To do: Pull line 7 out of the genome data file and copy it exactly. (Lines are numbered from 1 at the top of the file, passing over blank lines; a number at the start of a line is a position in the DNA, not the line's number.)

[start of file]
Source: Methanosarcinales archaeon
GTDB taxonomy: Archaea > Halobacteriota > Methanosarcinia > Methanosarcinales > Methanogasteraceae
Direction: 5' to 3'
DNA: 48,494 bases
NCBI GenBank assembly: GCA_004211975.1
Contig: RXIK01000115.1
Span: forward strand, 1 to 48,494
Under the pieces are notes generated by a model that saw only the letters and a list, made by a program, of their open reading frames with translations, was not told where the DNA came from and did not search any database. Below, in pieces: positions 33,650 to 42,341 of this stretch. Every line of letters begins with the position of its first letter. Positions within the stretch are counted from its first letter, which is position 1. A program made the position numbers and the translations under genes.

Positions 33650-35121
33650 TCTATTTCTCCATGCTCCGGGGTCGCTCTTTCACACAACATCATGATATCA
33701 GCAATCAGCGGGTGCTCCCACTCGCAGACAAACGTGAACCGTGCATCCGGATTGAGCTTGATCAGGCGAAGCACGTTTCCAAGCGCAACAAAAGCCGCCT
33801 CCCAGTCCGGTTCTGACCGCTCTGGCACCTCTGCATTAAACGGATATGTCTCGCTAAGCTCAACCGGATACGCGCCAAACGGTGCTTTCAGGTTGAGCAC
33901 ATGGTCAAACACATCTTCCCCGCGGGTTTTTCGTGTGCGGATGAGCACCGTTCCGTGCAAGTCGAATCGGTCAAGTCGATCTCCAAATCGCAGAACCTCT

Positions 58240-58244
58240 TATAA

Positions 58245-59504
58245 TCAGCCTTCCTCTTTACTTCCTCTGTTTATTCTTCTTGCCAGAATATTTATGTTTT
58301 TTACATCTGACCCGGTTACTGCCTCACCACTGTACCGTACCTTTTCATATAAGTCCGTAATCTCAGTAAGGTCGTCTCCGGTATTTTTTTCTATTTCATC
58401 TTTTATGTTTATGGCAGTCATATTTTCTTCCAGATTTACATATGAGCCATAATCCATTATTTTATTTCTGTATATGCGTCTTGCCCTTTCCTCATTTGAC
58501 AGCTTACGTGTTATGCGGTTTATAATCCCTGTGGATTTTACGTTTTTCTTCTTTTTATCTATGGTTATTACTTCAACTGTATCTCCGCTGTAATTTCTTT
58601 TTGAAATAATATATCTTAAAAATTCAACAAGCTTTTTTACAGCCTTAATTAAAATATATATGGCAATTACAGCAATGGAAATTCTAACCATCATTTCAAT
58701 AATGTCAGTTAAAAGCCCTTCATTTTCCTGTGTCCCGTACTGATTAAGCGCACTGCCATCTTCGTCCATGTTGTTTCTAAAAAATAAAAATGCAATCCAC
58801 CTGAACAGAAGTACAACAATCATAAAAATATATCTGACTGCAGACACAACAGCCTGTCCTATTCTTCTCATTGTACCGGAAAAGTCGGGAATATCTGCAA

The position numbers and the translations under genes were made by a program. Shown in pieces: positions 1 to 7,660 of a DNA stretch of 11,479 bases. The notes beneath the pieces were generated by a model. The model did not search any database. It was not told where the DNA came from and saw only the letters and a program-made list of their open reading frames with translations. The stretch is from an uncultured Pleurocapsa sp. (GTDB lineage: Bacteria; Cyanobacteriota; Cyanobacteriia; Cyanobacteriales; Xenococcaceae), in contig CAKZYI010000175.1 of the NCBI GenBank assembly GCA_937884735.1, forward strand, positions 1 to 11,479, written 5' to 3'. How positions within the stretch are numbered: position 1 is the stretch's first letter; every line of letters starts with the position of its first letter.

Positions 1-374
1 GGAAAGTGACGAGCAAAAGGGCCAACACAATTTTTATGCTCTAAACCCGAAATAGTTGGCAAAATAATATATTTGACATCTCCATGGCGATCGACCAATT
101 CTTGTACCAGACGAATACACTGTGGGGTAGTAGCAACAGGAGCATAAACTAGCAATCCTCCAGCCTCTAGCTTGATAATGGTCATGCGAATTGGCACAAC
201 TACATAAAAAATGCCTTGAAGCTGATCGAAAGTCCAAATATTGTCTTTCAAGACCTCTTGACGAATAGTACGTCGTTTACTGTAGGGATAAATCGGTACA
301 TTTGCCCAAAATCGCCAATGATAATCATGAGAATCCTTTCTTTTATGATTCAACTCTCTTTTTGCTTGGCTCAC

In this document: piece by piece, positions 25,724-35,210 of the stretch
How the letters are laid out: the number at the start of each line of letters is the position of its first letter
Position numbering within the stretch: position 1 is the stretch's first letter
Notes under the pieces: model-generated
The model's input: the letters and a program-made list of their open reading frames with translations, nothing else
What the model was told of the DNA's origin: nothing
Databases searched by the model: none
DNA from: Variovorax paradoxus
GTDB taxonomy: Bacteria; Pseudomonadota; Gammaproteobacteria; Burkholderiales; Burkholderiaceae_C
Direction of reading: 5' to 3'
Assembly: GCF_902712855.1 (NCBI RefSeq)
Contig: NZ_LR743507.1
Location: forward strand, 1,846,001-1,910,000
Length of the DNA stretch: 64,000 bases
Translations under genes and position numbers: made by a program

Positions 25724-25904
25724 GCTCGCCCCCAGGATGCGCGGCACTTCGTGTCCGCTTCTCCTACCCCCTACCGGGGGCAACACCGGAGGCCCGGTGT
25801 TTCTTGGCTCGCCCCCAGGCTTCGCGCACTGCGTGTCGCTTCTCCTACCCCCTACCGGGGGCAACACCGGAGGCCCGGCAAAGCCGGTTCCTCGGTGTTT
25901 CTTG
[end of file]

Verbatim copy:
Span: forward strand, 1 to 48,494